This article was written by Mr. Robbins - a father of three boys and a member of the Safety Today team. He loves having the opportunity to promote home and community safety through his writing.
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Whether your child is heading to a general outdoor-focused camp, one that focuses on tutoring in a specific subject, a sports camp, or one of the many other speciality camps out there, chances are you are at least a little bit apprehensive about it. While this is only natural, it’s important to understand what a great value summer camp really is for your child.
For all that they will learn, the new experiences they’ll have, and the new friends they’ll meet, the cost of summer camp is a steal. That’s why it’s important to prepare your child for any potential dangers they could face while away - so you can put your mind at ease and allow your child to reap the benefits of a great summer camp. Here is an article that explains the different types of summer camps and their cost.
Know everything there is to know about where your child is camping
It’s not enough to simply read some online reviews, talk to one person at the camp on the phone, and send your child packing if you truly want to set your mind at ease. How much time would you spend vetting a babysitter or daycare provider? Wouldn’t you take trips to a college campus before sending your kid there? Summer camps requires no less of a certain diligence.
Take a trip to the camp and check it out for yourself. Talk to the counselors/instructors that will be spending time with your child every day. Ask a lot of questions. What is the curriculum? How long have the instructors been working there? What’s the employee turnover rate? Any camp that a.) has a closed door policy where you must schedule visits in advance or b.) seems put out by answering your questions may not be a good camp. Here are 10 questions you should ask any summer camp before sending your child there.
Make sure you child understands how to stay safe outdoors
Many camping experiences will have a strong outdoor component, so it’s important that you teach your child how to stay safe when playing outdoors.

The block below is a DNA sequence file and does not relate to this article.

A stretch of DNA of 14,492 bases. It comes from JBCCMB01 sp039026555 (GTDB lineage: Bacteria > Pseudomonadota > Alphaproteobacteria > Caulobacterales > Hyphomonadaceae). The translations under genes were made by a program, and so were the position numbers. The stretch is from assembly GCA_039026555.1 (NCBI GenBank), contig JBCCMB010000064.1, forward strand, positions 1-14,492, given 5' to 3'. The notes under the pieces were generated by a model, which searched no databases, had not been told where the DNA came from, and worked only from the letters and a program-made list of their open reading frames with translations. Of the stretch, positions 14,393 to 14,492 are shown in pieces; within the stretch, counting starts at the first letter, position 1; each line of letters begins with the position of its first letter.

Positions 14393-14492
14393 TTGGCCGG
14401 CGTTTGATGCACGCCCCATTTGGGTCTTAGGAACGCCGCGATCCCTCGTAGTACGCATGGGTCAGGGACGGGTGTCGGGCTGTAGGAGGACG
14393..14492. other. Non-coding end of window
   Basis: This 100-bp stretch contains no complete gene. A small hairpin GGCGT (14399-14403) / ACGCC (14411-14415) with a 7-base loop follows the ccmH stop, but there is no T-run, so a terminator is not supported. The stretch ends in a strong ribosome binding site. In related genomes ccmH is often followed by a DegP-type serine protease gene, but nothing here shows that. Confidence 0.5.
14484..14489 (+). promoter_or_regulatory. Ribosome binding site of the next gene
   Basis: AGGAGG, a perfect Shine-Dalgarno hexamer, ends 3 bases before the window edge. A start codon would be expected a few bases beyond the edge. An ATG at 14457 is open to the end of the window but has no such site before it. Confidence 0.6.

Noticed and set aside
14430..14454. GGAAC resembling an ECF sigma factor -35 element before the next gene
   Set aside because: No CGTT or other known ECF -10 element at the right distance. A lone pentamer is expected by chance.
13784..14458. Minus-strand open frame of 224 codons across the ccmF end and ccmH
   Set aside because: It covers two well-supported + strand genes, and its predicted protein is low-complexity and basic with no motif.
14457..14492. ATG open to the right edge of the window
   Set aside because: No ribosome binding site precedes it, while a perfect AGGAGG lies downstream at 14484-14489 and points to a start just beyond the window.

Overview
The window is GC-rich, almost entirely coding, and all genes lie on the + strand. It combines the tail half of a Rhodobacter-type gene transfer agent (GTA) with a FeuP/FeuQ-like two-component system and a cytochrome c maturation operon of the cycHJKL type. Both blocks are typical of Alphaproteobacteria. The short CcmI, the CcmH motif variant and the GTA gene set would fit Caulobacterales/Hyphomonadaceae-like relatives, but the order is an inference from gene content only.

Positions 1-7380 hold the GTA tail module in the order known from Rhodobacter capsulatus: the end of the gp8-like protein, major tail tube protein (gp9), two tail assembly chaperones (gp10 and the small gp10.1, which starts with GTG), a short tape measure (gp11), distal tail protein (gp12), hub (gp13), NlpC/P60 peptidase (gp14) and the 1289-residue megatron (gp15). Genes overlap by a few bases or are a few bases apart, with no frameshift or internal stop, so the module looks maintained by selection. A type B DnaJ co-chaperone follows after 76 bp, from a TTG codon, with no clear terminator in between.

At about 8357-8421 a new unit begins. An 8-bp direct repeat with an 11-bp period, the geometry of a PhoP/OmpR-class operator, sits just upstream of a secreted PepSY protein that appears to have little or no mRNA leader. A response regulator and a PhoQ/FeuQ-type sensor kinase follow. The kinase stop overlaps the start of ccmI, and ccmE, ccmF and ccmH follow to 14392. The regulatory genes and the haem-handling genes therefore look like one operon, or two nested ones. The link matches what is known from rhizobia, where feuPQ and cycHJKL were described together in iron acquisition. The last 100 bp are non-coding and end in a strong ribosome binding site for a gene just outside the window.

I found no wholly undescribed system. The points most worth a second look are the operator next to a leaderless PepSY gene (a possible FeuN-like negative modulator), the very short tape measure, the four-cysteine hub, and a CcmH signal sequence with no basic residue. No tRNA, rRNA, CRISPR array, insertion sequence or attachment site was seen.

The first tip for your child, especially for camps near forests, is to never put anything in their mouth that they find outdoors. “Children are naturally curious and they might come across berries, plants or mushrooms while outdoors. Let them know that despite what they might have seen on TV, it’s not safe to eat anything they find in the wild,” says one solid tip. It’s also vital to show them what certain plants like poison ivy, oak, and sumac look like.
Teach your kids the importance of applying sunscreen and bug spray at frequent intervals. Tell them to never approach wild animals, and if they spot one to notify their camp leader. Your kids also need to know that they should never participate in a physical activity that they don’t feel comfortable doing, as it could lead to serious injury.
Don’t be afraid to talk about the hard stuff
Your child is going away for a while, and they will be without your supervision and guidance while they are gone. That’s why it is paramount that you don’t avoid sensitive “adult” topics of conversation. This includes talks about the dangers of drug and alcohol experimentation as well as what to do if they are inappropriately touched by a camp employee or another child.
Summer camp is a wonderful experience for most kids, as it can help them develop new social skills, learn new things, and discover whether they have interest or talent in a certain field. As parents, our job is to allow our children freedom to have their own experiences while also taking the time time to prepare them for any potential dangers and making sure we are sending them to safe places.